Peavey Bravo preamp issue

Discussion in 'Amp Tech Center' started by PerHAA, Oct 6, 2019.

  1. PerHAA

    PerHAA TDPRI Member

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    Hi, I'm new to the forum and Would like some thoughts on an issue with my Peavey Bravo 112

    I Bought it recently and it did work initially, but has now decided to go silent on me. I popped in new tubes, replaced all electrolytic capacitors, checked all fuses and connections. It's not the output stage as i get signal through when plugging in to the effectsloop return. When I plug my guitar into either of the input jacks, i get a bit of crackling when i jerk it a bit. I've cleaned them as well and re-soldered the connections onto the board. Still nothing....

    Anybody has any ideas what to try next?

    -Per
     
  2. VintageSG

    VintageSG Friend of Leo's Ad Free Member

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    Can you take a cable from the FX send into another amp or an interface to see if the signal is present there?. Try a patch cable between send and return too.
    As you're comfortable getting in there, a signal generator and 'scope are super useful. While you're in there, make certain all electrolytics in the -signal- path are the correct way around.
     
  3. PerHAA

    PerHAA TDPRI Member

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    Thanks for that, I'll see if there's a signal through the effects send. I did try a patch cable through the loop though so I have very little hope anything is coming out the send, seeing as I know the return path is working fine.

    What's puzzling me is that I get some noise when moving around the jack in the input socket, but can't seem to find anything wrong with it; It's tight and seems to have good connection to the jack when plugging in and the connections have been re-soldered to the board. I guess I have to go through all components in the signal path from the input to the effects send - and this, I take it is where the generator comes in handy....? Do you have any recommendations on a unit?

    Thanks again

    -Per
     
  4. Dacious

    Dacious Poster Extraordinaire

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    If you're getting crackling when the input jack is being jiggered around that's almost certainly the culprit.

    It may not be the jack but a broken board trace. PV stuff of that era usually had pretty hefty boards but a hairline crack is always possible. It might be worth jumpering the input to the next connection point on the preamp to see.

    Also, those plastic jacks can just wear out inside leading to intermittent contact.
     
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  5. VintageSG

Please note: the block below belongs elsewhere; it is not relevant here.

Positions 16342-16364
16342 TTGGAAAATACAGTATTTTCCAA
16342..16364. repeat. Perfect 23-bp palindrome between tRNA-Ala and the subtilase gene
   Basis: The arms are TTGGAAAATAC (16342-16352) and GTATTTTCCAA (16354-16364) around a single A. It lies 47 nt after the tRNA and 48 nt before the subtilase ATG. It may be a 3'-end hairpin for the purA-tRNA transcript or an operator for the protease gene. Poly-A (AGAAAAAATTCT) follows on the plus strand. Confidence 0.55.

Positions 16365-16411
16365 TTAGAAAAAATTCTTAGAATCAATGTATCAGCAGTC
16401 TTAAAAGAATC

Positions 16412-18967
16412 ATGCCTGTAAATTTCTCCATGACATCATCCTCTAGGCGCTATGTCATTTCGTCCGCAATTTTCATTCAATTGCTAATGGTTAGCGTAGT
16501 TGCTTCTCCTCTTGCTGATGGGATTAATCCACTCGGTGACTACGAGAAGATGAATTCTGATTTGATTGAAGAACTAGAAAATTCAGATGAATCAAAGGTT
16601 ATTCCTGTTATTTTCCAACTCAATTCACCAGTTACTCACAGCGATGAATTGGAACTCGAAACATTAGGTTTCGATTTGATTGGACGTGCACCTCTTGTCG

VintageSG Friend of Leo's Ad Free Member

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    A signal generator is a useful thing indeed for putting a known signal in. You can get apps for your 'phone, but I'm a little nervous about using my 'phone near high voltage stuff, given my proclivity to nuke things. I built one of these. They're readily available from most online vendors, cost peanuts and more or less get the job done.

    https://www.ebay.co.uk/itm/DIY-Kits...hash=item41ffee3a42:m:mvJ87qI59jJKr3w6a5YVWiw

    You can set it up quite easily to give a constant 1KHz at a reasonable level with a basic 'scope or meter that has a frequency function. I found inserting a 500K resistor in the output to provide a load gave a more stable signal into some input stages. Makes tracing easy, makes checking frequency response easy too. Far more capable units are available, but for an occasional debug tool, it'll do.
     
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  6. MrCairo46

    MrCairo46 Friend of Leo's

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    How old is the amp?
    I have a Silver Stripe and Teal Stripe Bandit. Both have similarly described issues and the culprit seems to be the input jacks that are soldiered directly to the pc boards.
    Check and reheat the joints first, then clean the jack mechanism itself with de-Oxit. If no good replace the jacks.
     
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  7. PerHAA

    PerHAA TDPRI Member

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    I'll look into getting one of those. meanwhile I've ordered new jacks and tested to see if there's a signal coming out the effects send - which there isn't. I've also dobbelt checked the caps if they're installed correctly (have the schematic and overview from Peavey).

    I found though, that when I turn up the reverb knob, a fairly loud hum comes out the speaker. So maybe I have to look at the reverb circiut for faults. Whenever the reverb unit is disconnected, turning the reverb knob shouldn't do anything, right?

    -Per
     
  8. Wally

    Wally Telefied Ad Free Member

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    You can do a voltage check to find where the signal fails. Start at the power tubes. The pops will increase in volume as you move toward the input stage. When you encounter a failure of that Pop! To be louder than the stage you just left, you have found a problem. I highly suspect the input jacks, and if the input stage pop is the loudest of all of the test points, this would point to the input jack circuit as the problem. I replace those plastic PCB mounted jacks with chassis mounted Switchcraft jacks hardwired PCB.

    and a belated welcome!
     
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  9. PerHAA

    PerHAA TDPRI Member

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    I will definitely give that a go next time I take a look at it.

    Thanks for the input!

    -Per
     
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